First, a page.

Martin Dürnberger, Die theologische In/Signifikanz der Welt. Die “Zeichen der Zeit” und ihre Bedeutung, in: Franz Gmainer-Pranzl (Hg.), Partnerin der Menschen – Zeugin der Hoffnung (STSud 41), Innsbruck-Wien 2010, 35–56, here: 45f.
 Ibid., 43.
 Ibid., 47.
 Sander, Theologischer Kommentar (s. Anm. 29), 868.
 Ibid., 869.
 The papers of the German Synodal Path invoke several times such an understanding of the signs of times, see e.g. Forum I (“Macht und Gewaltenteilung”) of 3 December 2020, “Grundtext” (URL: https://www.synodalerweg.de/fileadmin/Synodalerweg/Dokumente_Reden_Beitraege/
Online-Konferenz-210104-2-Synodalforum-I-Grundtext-1.pdf [abgerufen am 04.03.2020]).
 Hans-Joachim Sander, Nicht ausweichen. Die prekäre Lage der Kirche, Würzburg 2002, 112.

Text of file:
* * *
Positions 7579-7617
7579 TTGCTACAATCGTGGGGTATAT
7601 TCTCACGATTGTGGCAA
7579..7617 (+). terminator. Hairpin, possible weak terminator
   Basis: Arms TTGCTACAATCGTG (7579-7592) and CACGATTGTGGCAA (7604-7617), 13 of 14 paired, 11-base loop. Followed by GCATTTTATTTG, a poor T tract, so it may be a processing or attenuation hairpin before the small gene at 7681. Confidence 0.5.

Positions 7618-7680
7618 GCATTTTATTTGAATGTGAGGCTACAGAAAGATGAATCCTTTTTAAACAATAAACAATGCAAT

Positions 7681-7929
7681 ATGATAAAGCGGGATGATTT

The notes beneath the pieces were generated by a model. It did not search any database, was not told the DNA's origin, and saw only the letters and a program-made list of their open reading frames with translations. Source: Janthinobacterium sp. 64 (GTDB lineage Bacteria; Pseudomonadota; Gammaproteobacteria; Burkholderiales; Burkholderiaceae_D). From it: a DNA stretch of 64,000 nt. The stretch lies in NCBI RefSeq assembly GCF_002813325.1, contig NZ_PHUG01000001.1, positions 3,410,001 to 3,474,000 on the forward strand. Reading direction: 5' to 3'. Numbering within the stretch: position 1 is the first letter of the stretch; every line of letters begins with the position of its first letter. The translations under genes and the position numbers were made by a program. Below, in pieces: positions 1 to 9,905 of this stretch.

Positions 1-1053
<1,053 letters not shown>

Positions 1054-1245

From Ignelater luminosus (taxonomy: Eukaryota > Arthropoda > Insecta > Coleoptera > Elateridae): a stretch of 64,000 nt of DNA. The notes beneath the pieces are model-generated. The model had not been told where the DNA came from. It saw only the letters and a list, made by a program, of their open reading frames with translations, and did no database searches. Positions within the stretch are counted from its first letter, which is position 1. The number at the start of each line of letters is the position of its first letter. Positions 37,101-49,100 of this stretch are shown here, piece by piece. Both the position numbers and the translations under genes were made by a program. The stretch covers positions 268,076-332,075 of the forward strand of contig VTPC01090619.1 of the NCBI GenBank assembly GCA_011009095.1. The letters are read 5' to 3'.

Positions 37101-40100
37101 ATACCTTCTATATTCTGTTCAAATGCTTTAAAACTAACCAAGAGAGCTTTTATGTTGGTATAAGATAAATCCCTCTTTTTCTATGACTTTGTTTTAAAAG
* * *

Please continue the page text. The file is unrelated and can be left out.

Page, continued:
Margit Eckholt, “Option für die Armen” und “Bekehrung durch die Anderen.” Eine Relecture der Hermeneutik der “Zeichen der Zeit” in lateinamerikanischer Perspektive, in: Christoph Böttigheimer – Florian Bruckmann (Hg.), Glaubensverantwortung im Horizont der “Zeichen der Zeit” (QD 248), Freiburg 2012, 137–165, hier 139.
 Grouping theologians into hostile camps, Sander identifies all those theologians who are critical of the signs of the times hermeneutic as adherers of traditionalism or followers of a rationalist concept of freedom developed in late German idealism. Idem., Die Zeichen der Zeit und der Stadtbewohner Gott [s. n. 31], 43.
 Joachim Gnilka assumes moreover that verses 2–3 are a secondary interpolation analogously to Lk 12:54–56, which only mentions the kairós, but not the semeîa tôn kairôn. Joachim Gnilka, Das Matthäusevangelium. Zweiter Teil, Freiburg 1988, 40. See also Heribert Schützeichel, Die Zeichen der Zeit erkennen. Fundamentaltheologische Überlegungen, in: TThZ 91 (1982) 304–313, here: 304–306.